We also got four more colors in Plymouth Baby Alpaca Grande, a super-bulky yarn composed of 100% baby alpaca. Baby Alpaca Grande is fluffy and soft, perfect for scarves, cowls, and other accessories one might wear next-to-skin. At a suggested gauge of 3 stitches per inch on a US #10.5, it knits up quickly, which can be quite encouraging, indeed.


Alpaca Prima is a brand new Plymouth yarn for us, also made of delightfully soft and fluffy alpaca, but at a finer gauge: fingering weight. Each skein has 362 yards, enough for a hat or small shawlette, or perhaps a pair of mitts. One knitter shrewdly paired it up with a Kira K hat pattern almost as soon as it came in; a glance through our pattern binders or suggested patterns on Ravelry should yield plenty of inspiration, as well.


Come by the shop to browse all our new yarns, and to see the latest colors in old favorites like Galway and Baby Alpaca Grande. See you there!

New colors in Berroco yarns.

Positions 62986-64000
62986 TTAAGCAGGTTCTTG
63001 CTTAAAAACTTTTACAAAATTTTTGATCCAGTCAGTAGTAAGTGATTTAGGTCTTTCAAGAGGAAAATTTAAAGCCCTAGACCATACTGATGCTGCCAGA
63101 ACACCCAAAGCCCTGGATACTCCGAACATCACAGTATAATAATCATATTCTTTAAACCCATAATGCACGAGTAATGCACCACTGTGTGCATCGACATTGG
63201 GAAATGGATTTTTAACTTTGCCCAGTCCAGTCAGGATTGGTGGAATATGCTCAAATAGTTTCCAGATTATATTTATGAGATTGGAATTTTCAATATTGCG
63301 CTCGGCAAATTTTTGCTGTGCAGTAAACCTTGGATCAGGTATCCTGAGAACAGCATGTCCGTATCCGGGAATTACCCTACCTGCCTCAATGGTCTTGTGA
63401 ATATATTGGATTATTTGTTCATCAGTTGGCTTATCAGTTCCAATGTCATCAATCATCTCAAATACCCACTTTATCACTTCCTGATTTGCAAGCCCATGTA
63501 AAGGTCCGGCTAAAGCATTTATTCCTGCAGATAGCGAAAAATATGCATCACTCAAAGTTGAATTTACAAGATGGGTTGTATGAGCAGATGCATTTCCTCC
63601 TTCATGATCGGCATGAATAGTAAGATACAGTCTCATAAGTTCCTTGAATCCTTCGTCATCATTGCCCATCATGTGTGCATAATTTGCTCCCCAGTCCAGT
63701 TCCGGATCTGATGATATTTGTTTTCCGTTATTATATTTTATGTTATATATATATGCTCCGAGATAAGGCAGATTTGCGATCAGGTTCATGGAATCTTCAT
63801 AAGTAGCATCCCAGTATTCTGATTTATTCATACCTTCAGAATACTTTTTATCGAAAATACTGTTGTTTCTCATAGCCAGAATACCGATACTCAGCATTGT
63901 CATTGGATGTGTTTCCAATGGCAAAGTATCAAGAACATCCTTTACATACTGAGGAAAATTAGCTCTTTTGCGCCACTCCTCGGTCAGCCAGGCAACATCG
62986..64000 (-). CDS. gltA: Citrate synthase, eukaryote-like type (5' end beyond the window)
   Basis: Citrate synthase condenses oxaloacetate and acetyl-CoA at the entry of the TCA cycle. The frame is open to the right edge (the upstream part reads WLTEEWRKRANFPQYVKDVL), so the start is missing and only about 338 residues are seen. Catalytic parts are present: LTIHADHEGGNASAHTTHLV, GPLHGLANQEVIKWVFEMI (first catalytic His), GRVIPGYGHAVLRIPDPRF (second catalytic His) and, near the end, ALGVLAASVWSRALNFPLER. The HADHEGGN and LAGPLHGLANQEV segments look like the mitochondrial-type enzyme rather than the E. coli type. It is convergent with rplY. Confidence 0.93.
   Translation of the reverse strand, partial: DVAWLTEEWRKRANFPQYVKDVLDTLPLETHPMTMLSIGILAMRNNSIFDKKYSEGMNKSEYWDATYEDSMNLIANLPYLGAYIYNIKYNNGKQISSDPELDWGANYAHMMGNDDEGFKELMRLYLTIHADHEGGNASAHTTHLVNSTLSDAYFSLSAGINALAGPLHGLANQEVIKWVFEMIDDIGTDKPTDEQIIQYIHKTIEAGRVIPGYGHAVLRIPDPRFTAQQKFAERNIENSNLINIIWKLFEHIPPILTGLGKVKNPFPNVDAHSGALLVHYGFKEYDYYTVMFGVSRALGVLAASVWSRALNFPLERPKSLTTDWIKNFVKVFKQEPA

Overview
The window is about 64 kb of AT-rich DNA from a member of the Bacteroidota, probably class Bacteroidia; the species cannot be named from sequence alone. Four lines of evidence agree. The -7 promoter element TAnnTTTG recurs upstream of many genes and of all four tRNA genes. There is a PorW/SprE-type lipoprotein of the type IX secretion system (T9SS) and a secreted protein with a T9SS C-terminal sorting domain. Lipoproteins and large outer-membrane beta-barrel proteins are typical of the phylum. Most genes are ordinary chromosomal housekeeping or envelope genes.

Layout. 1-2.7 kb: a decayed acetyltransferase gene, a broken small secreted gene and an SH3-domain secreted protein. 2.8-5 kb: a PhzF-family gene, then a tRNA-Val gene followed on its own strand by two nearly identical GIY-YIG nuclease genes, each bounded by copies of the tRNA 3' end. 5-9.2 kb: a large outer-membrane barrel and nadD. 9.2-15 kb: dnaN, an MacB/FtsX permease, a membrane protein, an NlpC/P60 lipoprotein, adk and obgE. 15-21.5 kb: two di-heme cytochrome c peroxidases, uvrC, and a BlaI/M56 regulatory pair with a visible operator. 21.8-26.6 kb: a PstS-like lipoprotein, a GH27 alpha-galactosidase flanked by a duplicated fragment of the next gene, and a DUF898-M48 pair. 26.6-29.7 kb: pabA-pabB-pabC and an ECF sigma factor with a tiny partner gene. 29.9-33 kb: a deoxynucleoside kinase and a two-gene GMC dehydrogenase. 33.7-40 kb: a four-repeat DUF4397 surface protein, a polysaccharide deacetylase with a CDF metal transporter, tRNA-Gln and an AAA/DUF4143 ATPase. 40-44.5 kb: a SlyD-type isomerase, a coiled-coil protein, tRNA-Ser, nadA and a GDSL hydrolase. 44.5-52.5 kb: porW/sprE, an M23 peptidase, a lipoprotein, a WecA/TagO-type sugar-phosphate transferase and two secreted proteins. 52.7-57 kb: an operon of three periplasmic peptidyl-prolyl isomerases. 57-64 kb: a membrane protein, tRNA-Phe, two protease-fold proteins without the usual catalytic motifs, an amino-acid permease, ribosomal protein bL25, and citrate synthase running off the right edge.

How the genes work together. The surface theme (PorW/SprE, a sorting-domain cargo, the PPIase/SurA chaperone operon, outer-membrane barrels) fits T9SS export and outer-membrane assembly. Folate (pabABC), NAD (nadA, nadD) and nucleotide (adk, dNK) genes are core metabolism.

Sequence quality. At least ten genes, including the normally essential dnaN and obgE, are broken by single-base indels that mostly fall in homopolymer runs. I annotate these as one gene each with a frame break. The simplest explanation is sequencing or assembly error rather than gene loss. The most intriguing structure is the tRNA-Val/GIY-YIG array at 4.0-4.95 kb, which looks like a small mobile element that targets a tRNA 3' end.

This week brought big boxes of yarn from Berroco. The yarns are familiar–Ultra Alpaca Fine, Ultra Alpaca, and Lustra–but the colors are brand new, just introduced by Berroco for Fall.


Ultra Alpaca Fine is a fingering weight blend of wool, alpaca, and nylon. Its fiber content and gauge suggest socks, but Ultra Alpaca Fine is equally at home in larger garments, and especially shines in openwork scarves and shawls. The alpaca content gives it a bit of a fuzzy halo, something to keep in mind if you’re planning a project that requires sharp stitch definition–those fuzzy fibers can obscure delicate texture patterns a bit. That said, those fuzzy fibers also give the finished fabric softness and warmth. These 9 new colors really brighten the Ultra Alpaca Fine palette, and beg to be combined; perhaps a Stripe Study Shawl, or Selbu Modern tam.